We are reminded ceaselessly of how crucial breakthroughs like bronze weapons, longbows, the stirrup, gunpowder, rifles, the airplane, the submarine, the machine gun, and many other technologies changed the face of warfare and often became deciding factors on the battlefield. Not mentioned as often are the failures, the brilliant ideas that were not so brilliant, the technological dead ends, the badly conceived or badly employed weapons that either had no effect or actually contributed to defeat. “Brilliant Mistakes” is a continuing series covering failed concepts, weaponry, tactics, and strategies, all of which probably seemed like a good idea at the time.
Today, historians have a wealth of knowledge about the YB-40, the World War II aircraft that appears to qualify as the U.S. Air Force’s first gunship.
This modified B-17F Flying Fortress bristled with gun barrels and was sent forth to guard American bomber formations high over Europe. What is missing from its history is the name of its creator. Who thought up the YB-40?
“The record is unclear,” said Rob Young, a historian at Wright-Patterson Air Force Base, Ohio. “It appears the YB-40 meets the definition of a donkey – that is, a horse designed by a committee.”
During the early period of the bombing campaign in Europe in 1942 and 1943, aggressive Luftwaffe fighter pilots began attacking American bombers from straight ahead at five degrees above the centerline, the position the Americans called “Twelve o’clock high” and where the fewest guns could be brought to bear against the attacking fighters. This tactic was intended to knock a bomber out of the sky by killing its pilots – and it worked. At one juncture a bomber crew was said to have at best a fifty-fifty chance of surviving its assigned 25 missions. Long-range fighters were not yet available to escort the bombers to their targets, so the Army Air Forces, or AAF – predecessor of today’s U. S. Air Force – searched for another way.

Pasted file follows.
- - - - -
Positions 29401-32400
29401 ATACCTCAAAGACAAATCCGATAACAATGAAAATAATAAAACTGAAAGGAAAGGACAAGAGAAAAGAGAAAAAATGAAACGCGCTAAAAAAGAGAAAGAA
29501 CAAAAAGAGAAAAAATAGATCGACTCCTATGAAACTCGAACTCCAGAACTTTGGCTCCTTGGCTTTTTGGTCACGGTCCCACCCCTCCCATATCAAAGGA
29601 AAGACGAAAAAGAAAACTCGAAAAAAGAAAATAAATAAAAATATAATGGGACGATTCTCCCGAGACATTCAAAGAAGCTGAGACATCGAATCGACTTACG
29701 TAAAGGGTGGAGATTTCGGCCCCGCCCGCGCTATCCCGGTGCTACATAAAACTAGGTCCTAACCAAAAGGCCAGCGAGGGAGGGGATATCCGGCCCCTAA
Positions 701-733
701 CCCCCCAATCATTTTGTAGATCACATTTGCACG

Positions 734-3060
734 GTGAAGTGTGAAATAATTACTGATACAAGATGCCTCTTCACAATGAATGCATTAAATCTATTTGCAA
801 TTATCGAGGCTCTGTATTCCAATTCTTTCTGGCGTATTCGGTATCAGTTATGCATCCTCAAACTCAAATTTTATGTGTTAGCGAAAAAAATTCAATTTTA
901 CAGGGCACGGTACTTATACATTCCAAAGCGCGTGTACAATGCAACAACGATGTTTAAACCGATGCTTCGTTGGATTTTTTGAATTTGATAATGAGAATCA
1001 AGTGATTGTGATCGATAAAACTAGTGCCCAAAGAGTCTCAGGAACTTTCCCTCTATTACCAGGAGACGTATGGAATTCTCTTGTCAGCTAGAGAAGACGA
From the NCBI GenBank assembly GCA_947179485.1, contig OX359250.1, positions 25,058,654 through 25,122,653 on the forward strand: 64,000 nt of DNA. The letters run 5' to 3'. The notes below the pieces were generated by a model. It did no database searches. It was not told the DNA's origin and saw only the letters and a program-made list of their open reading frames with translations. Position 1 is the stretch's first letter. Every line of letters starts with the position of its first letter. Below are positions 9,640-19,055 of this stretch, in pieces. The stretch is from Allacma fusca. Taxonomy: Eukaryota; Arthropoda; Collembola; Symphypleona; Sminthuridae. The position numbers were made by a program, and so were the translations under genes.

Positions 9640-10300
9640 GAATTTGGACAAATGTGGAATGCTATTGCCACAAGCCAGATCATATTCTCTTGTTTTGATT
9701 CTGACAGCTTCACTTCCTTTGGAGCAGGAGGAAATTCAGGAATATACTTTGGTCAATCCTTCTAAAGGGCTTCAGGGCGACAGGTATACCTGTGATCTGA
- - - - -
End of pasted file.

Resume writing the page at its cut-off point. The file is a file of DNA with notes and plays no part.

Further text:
The AAF launched a program for a “flying destroyer” or “flying hedgehog” that would guard against Luftwaffe fighter attacks by filling the sky with a giant storm of machine-gun rounds. In August 1942, the AAF contracted with Vega Aircraft Corp. to modify the second production B-17F (aircraft no. 41-24341) to become the first XB-40. The aircraft probably should have been given a “P” for “pursuit” designation because it was now more like a fighter than a bomber and no longer had a bomb bay, bombs, or bombardier.
Vega fitted the aircraft with a chin-mounted nose turret – later to become standard on B-17G Flying Fortress models – and an additional Glenn L. Martin turret at the rear of the dorsal cockpit fairing where the radio operator’s single .50 caliber machine gun was usually mounted. Likewise, the waist gunners’ single .50s were replaced by twin mounts. Ammunition supply was almost triple that of a standard B-17F, some 11,275 rounds compared to 3,900 rounds on a B-17F.
The XB-40 made its first flight on Nov. 10, 1942. It’s significant that this was just a month ahead of the Rolls-Royce Merlin-powered P-51B Mustang, which would end up protecting bombers using different methods.
The XB-40 (X for “experimental”) was followed by an order for 13 YB-40 aircraft (Y signifying “service test”), which had minor differences but were equally heavily gunned and were meant to escort bombers all the way to their targets and back.
The AAF rushed these aircraft to Europe. One of them (aircraft no. 43-5732) ran out of fuel and force-landed in a peat bog on an offshore Scottish island in May 1943 during its ferry flight from Iceland to Great Britain. This airframe was recovered but never served any useful purpose.
The remaining dozen YB-40s joined the 92nd Bombardment Group stationed at Alconbury in East Anglia beginning on May 8, 1943. Commanded by Col. William M. Reid, the 92nd was just one of several dozen bomb groups in three air divisions that made up the Eighth Air Force – eventually to number 350,000 men.